Why Arcane Was Surprisingly Good
Video game movies are notoriously bad, so how did Arcane, the animated Netflix adaptation of Riot Games’ League of Legends, escape the curse?
If you haven’t already checked out Arcane on Netflix, you really need to put it high on your to do list. Yes, it’s based on the world and characters of League of Legends, one of the planet’s most popular battle arena games, but that’s almost irrelevant. Somehow this animated series manages to be amazing in its own right, pleasing both players and those who know nothing of Jinx, Vi, Jayce, or any other champion from the game. How on Earth did Riot Games manage it?
On paper, it seems like films or TV shows based on certain video games should be guaranteed successes. If the developers have already gone through the trouble of building a massive, complex world like Azeroth of Warcraft, all the writers have to do is give one of the playable characters a hero’s journey, and it’s off to the races. But for some reason, almost everyone who has tried it, from Hitman to Resident Evil, has come up short, churning out schlock that’s derivative, overblown, or filled with inane dialogue.
Arcane took a different approach. Instead of trying to encompass the many realms of Runeterra (the planet that didn’t even appear in League of Legends lore until the game had been around for five years), the Netflix series centers solely on the Utopian city of Piltover, only hinting at other civilizations and political powers that appear in the game. So is this singular focus the reason why the story holds together so well?
If so, how does that explain the choice to tell the backstory of not one champion, not even two or three, but several playable characters all at once? At first it may seem like Arcane is the tale of the sisters Vi and Jinx, and they are definitely central to the story. But this is equally the origin of the misguided idealist Jayce, and the evolution of the cybernetic Viktor unfolds with magnificent subtlety and is still ongoing. And dancing around the edges with their own complex depths waiting to be explored are Caitlyn and Ekko, and that’s just for starters!
It shouldn’t work! Cynics watching a League of Legends cutscene starring Jinx will immediately see a cartoonish Harley Quinn knockoff, and in the sharpshooter Caitlyn they’ll see a smirking Lolita mad hatter. But in Arcane, Jinx gets a fully realized traumatic childhood and a manipulative evil mentor to boot. Caitlyn quickly goes from a daughter with something to prove to her wealthy parents to a deeply sympathetic, devoted companion to Vi who seeks justice for the less fortunate of Piltover’s undercity.
Arcane also tells a richly political tale of a city already troubled by social inequality and injects it with the catalyst that is Hextech, a merging of magical and scientific advancement, across the better part of a decade. The Runeterra of League of Legends is steeped in magic, the supernatural, and fantasy elements galore, but the Netflix adaptation only gives us glimpses of mages like Ryze and alchemists like Singed (champions in their own right in the game) and then places them on the periphery in favor of a richly layered steampunk atmosphere.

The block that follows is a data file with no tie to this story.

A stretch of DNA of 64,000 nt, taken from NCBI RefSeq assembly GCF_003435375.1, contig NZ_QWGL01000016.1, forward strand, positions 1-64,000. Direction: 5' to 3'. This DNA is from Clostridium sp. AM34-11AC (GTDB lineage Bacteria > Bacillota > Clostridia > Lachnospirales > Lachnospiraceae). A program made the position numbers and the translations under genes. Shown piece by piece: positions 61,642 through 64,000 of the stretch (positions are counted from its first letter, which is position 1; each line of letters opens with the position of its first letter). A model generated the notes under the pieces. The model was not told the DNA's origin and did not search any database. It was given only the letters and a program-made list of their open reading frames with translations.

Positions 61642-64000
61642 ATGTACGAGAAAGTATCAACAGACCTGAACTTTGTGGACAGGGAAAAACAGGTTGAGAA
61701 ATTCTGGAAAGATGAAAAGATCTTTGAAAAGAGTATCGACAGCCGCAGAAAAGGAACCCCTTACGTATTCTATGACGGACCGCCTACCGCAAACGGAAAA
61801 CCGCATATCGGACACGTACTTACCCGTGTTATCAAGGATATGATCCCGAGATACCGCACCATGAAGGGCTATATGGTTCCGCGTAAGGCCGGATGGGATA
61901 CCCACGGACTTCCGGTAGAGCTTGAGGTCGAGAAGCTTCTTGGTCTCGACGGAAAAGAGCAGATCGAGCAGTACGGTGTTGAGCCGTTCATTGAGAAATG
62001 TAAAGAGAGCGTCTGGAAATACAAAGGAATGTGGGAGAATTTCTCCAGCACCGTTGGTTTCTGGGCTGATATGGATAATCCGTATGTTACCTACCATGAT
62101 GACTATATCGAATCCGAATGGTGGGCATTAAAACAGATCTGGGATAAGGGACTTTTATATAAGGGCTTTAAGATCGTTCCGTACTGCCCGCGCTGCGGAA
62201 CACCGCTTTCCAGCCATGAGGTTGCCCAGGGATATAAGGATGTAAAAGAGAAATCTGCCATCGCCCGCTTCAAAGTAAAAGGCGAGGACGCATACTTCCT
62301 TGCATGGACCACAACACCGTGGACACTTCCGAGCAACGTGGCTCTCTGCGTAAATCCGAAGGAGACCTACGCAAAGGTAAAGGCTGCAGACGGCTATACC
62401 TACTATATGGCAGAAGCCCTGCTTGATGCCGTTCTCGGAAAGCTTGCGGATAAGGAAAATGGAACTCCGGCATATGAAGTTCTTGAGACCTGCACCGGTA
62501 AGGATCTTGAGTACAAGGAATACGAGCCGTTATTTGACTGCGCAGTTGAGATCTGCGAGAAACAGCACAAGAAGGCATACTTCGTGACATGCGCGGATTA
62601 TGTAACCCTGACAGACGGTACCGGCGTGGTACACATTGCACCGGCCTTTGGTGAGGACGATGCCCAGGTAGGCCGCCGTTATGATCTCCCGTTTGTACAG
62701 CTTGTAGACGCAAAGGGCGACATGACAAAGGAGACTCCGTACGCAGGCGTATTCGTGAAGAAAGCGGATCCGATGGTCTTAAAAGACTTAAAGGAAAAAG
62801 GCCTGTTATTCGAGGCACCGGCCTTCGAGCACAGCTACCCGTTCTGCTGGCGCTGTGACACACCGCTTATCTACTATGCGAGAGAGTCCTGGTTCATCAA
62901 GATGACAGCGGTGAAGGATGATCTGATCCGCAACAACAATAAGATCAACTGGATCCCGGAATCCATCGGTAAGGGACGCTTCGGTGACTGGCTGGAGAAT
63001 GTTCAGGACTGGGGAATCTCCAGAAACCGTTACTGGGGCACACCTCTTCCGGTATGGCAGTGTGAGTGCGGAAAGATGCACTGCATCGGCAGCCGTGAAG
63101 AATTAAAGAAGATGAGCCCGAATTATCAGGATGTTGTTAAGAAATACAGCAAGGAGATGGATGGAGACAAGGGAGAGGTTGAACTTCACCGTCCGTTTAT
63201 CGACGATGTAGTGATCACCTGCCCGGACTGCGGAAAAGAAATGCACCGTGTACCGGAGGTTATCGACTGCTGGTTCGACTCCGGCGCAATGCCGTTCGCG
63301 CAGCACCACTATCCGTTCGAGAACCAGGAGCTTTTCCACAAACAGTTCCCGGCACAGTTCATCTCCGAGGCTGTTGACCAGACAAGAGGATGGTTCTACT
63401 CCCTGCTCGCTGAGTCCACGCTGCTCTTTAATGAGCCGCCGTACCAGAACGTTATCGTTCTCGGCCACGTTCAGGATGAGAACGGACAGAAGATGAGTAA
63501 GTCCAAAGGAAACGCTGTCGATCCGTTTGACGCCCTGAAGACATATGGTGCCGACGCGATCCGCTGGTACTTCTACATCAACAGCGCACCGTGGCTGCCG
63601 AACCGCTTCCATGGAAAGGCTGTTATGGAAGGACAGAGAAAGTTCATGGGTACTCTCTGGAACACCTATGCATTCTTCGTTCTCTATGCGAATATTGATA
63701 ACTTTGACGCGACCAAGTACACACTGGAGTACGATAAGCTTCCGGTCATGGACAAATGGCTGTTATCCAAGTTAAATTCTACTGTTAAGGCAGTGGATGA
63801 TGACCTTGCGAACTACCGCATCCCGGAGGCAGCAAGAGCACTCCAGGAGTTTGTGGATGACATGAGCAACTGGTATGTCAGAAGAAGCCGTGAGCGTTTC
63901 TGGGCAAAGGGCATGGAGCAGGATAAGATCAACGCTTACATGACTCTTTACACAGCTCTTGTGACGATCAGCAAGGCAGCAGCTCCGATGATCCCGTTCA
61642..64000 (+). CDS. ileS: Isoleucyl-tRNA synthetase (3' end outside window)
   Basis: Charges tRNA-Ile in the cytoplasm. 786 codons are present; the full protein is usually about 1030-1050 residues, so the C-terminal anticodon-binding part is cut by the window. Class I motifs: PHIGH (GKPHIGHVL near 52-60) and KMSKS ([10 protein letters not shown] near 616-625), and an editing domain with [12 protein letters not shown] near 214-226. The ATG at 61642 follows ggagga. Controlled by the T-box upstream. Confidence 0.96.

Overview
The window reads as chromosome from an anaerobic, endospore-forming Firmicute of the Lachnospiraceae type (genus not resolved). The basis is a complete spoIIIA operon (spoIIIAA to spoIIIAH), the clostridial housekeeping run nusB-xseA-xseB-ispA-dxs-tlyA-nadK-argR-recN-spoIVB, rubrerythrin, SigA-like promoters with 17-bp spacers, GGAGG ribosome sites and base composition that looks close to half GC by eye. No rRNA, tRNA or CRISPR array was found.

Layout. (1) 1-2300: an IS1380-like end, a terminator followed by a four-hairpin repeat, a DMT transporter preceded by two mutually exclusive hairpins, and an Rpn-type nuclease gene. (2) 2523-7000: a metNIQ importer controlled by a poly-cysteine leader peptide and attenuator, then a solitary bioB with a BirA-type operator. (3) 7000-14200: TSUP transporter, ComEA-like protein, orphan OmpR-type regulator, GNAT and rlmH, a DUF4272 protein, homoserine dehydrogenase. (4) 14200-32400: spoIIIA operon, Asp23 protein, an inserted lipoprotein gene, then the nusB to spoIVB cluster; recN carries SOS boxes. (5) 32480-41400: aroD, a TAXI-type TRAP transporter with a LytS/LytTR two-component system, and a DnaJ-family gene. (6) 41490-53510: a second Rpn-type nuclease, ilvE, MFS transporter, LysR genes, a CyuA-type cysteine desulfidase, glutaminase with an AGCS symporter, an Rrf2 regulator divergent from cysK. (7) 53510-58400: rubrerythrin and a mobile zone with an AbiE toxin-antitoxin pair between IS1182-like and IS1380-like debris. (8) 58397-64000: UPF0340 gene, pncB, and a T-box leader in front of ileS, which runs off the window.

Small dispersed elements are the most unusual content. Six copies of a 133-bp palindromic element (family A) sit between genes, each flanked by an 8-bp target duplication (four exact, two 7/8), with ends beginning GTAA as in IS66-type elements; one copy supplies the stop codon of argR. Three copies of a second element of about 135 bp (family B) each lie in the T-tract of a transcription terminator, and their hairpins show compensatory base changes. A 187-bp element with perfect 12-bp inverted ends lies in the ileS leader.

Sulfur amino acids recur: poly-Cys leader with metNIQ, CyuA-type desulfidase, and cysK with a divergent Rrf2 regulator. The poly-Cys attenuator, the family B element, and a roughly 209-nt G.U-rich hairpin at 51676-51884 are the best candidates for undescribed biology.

And this is steampunk done right! There are actual punk elements in Arcane, not just a magical Victorian aesthetic dressed up with gears and goggles. Ekko and his Firelights zoom about the undercity on flying skateboards; Jinx’s explosives are decorated with fluorescent skulls; and many of the crime lords sport mohawks and mechanical prosthetics worthy of the Lovecraftian world League of Legends has been known to pull from. It’s a cosplayer’s dream come true!
All of this is to say that the reason Arcane is so magnificent is that it nails each of these crucial storytelling notes. The worldbuilding is spot on but doesn’t try to bite off more than it can chew, only bringing in citizens of Noxus and the concept of the nation of Zaun at the very end. The characters are perfectly rendered, both in their nuanced expressions thanks to some amazingly artistic animation from Fortiche and in their beautiful voice work performances from the likes of Hailee Steinfeld (Hawkeye) and Ella Purnell (Star Trek: Prodigy). And the complex backstories are a true credit to showrunners Christian Linke and Alex Yee and their team of writers.
What’s even more impressive is that Arcane still manages to sneak in what other video game adaptations tend to over-emphasize: hero shots of Jayce with his hammer, Vi with her gauntlets, and Jinx with her shark-shaped rocket launcher, Fishbones. The beauty of these sequences featuring weapons that League of Legends players will immediately recognize and expect is that they are merely incidental examples of Hextech, not important innovations in and of themselves. Brilliantly done!
So do yourself a favor and watch Arcane immediately if you haven’t already. Heck, rewatch it! The series has more nuanced performances, even from that beloved furball Heimerdinger, than most live action dramas, never mind video game adaptations. Can television break the movie world’s gaming curse in time for upcoming series such as HBO’s The Last of Us and Paramount’s Halo? If they follow Arcane’s example, they could win legions of fans who have never even picked up a game controller.